Blinken warns against peace efforts that would reward Russian aggression

By Essi Lehto, Anne Kauranen and Humeyra Pamuk

HELSINKI/WASHINGTON (Reuters) -U.S. Secretary of State Antony Blinken on Friday warned against any peace initiatives that could help legitimize Russia's seizure of Ukrainian territory, saying a "just and durable" peace effort should address accountability and reconstruction.

Delivering what U.S. officials described as a highlight speech that lays out Washington's view of 16 months of Russia's invasion of Ukraine, Blinken said over the coming weeks and months some countries were likely to call for a ceasefire.

But for any peace effort to be lasting, he laid out, it requires Ukraine's "full participation and assent" and should support Ukraine's reconstruction and recovery, with Moscow paying its share, Blinken said.

"A ceasefire that simply freezes current lines in place and enables Putin to consolidate control over the territory he seized and then rest, rearm and re-attack. That is not a just and lasting peace," Blinken said.

"It will legitimize Russia's land grab, it would reward the aggressor and punish the victim," he said.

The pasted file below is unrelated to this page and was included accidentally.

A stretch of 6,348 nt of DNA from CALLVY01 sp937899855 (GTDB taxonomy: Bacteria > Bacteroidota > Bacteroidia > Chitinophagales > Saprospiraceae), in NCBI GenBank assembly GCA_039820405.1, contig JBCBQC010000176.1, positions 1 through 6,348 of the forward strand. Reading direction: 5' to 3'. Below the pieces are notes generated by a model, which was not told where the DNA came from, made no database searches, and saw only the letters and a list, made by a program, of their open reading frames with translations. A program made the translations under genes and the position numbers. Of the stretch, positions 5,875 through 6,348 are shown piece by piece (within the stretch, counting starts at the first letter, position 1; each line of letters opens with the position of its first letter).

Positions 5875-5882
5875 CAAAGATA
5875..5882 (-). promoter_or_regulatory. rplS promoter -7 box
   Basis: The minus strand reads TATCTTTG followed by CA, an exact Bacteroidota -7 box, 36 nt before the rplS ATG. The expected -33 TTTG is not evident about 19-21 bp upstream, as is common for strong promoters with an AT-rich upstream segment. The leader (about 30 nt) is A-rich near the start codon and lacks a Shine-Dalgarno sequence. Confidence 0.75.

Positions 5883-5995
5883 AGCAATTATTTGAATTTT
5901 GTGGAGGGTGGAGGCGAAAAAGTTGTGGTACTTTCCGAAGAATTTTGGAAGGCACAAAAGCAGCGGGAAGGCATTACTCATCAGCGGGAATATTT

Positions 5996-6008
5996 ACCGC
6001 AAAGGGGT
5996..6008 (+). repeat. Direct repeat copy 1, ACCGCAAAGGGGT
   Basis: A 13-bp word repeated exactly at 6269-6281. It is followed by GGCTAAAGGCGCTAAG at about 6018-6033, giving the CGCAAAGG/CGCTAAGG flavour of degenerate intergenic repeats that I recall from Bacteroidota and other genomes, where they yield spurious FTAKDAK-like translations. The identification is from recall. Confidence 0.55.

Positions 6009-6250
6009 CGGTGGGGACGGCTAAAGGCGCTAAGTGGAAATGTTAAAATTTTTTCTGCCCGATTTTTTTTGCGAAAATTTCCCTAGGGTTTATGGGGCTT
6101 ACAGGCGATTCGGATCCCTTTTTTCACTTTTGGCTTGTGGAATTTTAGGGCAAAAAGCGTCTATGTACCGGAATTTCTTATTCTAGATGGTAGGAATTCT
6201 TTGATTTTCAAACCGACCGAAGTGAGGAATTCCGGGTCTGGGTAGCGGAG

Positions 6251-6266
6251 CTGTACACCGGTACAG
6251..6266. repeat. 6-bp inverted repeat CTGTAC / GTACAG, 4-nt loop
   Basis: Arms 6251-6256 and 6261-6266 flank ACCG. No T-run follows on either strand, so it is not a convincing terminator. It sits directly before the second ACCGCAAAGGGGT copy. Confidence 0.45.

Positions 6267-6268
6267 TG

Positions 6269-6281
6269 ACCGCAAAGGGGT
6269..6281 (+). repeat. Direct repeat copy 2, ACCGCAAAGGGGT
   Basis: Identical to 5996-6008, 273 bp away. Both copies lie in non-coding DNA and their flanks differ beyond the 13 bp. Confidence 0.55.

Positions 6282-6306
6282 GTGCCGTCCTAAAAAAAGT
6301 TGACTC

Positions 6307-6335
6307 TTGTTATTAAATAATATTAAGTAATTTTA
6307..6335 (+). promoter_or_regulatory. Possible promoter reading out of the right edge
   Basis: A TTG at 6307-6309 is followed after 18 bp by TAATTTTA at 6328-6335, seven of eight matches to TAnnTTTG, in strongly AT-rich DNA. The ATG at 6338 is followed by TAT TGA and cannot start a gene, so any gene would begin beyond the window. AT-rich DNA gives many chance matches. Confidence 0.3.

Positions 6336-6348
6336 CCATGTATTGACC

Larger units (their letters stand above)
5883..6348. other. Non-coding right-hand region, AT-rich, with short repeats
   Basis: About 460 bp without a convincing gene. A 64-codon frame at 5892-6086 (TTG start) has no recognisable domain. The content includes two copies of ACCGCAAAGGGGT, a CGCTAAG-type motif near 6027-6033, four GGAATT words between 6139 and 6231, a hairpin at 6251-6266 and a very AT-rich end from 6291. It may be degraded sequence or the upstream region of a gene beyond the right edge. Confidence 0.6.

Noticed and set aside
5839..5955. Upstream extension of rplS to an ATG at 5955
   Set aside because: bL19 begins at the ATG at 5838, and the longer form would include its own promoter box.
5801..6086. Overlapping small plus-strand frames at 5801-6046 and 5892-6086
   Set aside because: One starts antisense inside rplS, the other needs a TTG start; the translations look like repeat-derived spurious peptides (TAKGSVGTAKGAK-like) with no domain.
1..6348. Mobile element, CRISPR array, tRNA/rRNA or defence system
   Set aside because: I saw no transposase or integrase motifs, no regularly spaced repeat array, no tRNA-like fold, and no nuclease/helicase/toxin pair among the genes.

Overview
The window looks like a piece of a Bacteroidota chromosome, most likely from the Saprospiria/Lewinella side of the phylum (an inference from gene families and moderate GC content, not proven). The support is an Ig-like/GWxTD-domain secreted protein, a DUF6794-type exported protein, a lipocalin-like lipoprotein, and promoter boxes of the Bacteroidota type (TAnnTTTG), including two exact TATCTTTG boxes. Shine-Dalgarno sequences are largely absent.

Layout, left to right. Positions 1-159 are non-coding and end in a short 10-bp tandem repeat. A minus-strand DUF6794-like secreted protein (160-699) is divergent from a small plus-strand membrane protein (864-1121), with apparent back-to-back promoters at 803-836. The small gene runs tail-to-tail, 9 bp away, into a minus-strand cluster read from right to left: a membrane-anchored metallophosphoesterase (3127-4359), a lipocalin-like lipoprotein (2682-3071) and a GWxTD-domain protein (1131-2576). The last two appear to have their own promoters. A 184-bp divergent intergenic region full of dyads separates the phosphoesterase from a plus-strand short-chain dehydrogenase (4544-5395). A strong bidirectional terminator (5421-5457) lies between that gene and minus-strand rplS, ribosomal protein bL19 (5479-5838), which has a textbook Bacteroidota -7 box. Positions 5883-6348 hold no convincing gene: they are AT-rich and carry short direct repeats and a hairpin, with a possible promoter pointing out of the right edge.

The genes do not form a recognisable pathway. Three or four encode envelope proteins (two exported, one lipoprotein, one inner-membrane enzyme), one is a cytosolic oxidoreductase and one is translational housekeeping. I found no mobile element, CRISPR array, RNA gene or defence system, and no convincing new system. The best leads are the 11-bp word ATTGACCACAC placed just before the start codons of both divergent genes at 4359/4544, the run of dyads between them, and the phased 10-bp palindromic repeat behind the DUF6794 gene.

He added that if and when Russia is prepared to discuss "true peace" Washington will respond and would be open to a broader discussion about European security that would reduce the likelihood of further conflict.

The United States has been Ukraine's top military and economic supporter, sending the country billions worth of weapons systems to defend itself against the Russian invasion that started in February 2022.

Various peace proposals to end the war have popped up in different capitals as the war has displaced millions of people, propelled food prices and made a dent in world prosperity,

Ukrainian President Volodymyr Zelenskiy made a major push to court the Global South last month in response to peace moves from some of its members. He attended the Arab League summit in Saudi Arabia on May 19, holding talks with host Crown Prince Mohammed bin Salman, Iraq and other delegations.

China, which has touted its own peace plan, sent a top envoy to Kyiv, Moscow and European capitals to discuss a "political settlement" this month. South Africa said last week Kyiv and Moscow had agreed to discuss a peace plan with African leaders. The Vatican also fleshed out a peace mission this month.

Blinken said Washington was working with Ukraine and other allies to build consensus around the core elements of a durable peace and welcomed any initiatives but said they must uphold the principles of the United Nations charter.

"We will support efforts – whether by Brazil, China, or any other nation – if they help find a way to a just and lasting peace," Blinken added.

(Reporting by Essi Lehto, Anne Kauranen in Helsinki and Humeyra Pamuk in Washington; Writing by Humeyra Pamuk and Gwladys Fouche; Editing by Terje Solsvik, Clarence Fernandez and Chizu Nomiyama)